Leaders address winter break safety
Adriana Pratt | Wednesday, November 30, 2011
Keeping students and their belongings safe before and during winter break are priorities for student government, student body president Patrick McCormick said Wednesday at the Community/Campus Advisory Coalition (CCAC) meeting.
“We’re trying to do everything we can to make sure students aren’t soft targets,” McCormick said.
Detective Sgt. Dominic Zultanski of theSouth Bend Police Department (SBPD)said police have been working with students to prevent crime and have had some recent success.
“In the area alone just in the past three weeks, midnight patrol and afternoon patrol actually have caught two different guys that we thought had been pretty active in burglaries,” Zultanski said. “We’re doing what we can to keep them in jail, finding more cases.”
As the holiday season hits its stride and parties abound before finals, Zultanski said to watch out for unknown people who claim they are cleaning up yards after parties or shoveling driveways.
“What they’re actually doing is they’re just casing places out,” Zultanski said. “You’re going to see it now especially because of the cold months after parties, that doors are left unlocked because friends leave and people go to bed.
“You have the people coming over to clean up the yards and the cups and what they’re doing is they’re actually knocking on the door to see if anybody comes to the door and that’s when you’re going to have a lot of your thefts — when they walk in and steal the laptops, right when people are sleeping on the couch.”
If a situation arises where unknown persons knock on students’ doors or offer to clean their yards, Zultanksi suggested calling police officers to patrol the area to prevent potential theft.
Zultanski also suggested noting the serial numbers on personal belongings so police officers can track them if stolen.
Officer Scott Ruszkowski, also with the SBPD, said that even just marking belongings with the last four digits of a phone number in permanent marker could help police track and recover the items. He also suggested taking pictures of the items with camera phones.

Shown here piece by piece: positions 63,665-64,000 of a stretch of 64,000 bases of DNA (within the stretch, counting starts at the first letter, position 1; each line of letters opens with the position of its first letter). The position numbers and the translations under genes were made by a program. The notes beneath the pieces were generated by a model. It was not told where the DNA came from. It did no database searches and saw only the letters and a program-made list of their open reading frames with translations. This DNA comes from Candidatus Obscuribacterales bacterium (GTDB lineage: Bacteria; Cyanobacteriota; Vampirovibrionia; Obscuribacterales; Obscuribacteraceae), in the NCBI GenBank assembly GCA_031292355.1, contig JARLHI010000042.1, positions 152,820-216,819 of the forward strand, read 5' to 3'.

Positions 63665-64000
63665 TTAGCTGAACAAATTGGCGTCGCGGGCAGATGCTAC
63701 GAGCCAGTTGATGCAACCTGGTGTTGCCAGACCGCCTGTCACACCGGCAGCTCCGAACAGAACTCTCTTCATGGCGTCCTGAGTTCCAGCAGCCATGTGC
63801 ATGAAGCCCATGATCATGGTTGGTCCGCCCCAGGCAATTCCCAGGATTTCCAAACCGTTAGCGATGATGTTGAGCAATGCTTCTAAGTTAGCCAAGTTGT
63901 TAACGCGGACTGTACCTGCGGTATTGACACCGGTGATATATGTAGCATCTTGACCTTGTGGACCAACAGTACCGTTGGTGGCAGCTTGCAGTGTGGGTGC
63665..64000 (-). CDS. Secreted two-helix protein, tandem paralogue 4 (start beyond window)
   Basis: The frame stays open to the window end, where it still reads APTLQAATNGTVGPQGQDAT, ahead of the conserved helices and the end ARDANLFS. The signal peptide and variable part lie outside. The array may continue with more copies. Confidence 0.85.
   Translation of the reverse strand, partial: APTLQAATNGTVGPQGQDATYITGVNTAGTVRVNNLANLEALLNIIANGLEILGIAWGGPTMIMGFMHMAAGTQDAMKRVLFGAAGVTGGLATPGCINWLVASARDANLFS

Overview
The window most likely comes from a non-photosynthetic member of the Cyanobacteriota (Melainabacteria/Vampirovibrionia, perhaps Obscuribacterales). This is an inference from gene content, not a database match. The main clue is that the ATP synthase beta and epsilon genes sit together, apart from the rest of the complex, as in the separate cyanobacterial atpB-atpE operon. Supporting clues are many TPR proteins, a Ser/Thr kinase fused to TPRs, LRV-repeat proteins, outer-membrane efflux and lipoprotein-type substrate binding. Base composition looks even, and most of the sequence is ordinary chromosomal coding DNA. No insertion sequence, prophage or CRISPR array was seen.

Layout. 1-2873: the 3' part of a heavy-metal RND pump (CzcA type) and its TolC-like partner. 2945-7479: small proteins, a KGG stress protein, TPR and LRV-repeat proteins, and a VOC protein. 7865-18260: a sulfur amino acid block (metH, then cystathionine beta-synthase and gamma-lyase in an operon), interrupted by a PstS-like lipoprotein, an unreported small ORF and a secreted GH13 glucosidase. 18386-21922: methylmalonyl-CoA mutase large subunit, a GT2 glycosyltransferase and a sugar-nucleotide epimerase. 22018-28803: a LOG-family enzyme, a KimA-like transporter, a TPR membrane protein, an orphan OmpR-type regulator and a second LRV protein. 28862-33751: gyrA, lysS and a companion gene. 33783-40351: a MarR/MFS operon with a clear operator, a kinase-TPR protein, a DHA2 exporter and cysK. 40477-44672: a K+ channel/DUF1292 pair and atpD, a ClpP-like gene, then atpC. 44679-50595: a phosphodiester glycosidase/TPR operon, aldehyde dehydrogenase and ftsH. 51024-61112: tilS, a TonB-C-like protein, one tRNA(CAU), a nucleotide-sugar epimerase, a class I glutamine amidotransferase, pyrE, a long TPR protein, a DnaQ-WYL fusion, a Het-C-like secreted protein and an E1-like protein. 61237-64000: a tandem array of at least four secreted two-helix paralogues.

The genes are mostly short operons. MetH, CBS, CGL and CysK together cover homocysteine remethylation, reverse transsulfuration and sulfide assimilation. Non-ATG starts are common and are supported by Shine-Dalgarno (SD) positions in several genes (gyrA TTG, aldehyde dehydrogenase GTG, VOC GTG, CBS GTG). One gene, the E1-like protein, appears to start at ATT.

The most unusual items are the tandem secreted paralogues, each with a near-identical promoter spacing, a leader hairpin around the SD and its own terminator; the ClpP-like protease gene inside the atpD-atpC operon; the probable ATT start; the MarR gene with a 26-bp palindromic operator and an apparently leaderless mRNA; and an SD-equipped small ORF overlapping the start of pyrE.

“You can show it to the officer when he or she arrives to take a report and then it gives Dominic and the other burglary guys something to look at,” Ruszkowski said.
Once students leave South Bend for break, local community officials suggested leaving blinds closed, valuable possessions locked in bedrooms and house alarms on to prevent theft. Ruszkowski suggested putting timers on lights and televisions to give the illusion that residents are around.
“People think, ‘Oh my gosh. Somebody’s home,’ because there’s a TV on,” Ruszkowski said. “Believe it or not, that’s more huge than it isn’t.”
Ruszkowski also recommended students ask friends or neighbors to shovel their sidewalks and driveways over break to make it look like people are home.
“While you’re gone, if you can make arrangements to have your sidewalk or driveway plowed or shoveled to give at least the appearance that somebody is still there … it looks like somebody’s staying there,” Ruszkowski said. “I know it seems trivial, but believe it or not, that’s a big issue.”
McCormick thanked the police officials for their suggestions and noted how valuable their support has been.
“We’re just so grateful on the student side for the partnership that has been built in the sense that we can be partners in the effort to try to keep the community safe,” McCormick said.
Notre Dame will also provide free storage options for students who want to leave their valuable possessions on campus over break, McCormick said.
“[NDSP’s] Sergeant Keri Shibata is coordinating that, so we’re going to be in touch with the students before the break just making recommendations just to let people know that there is actually a safe room available on campus free of charge,” McCormick said.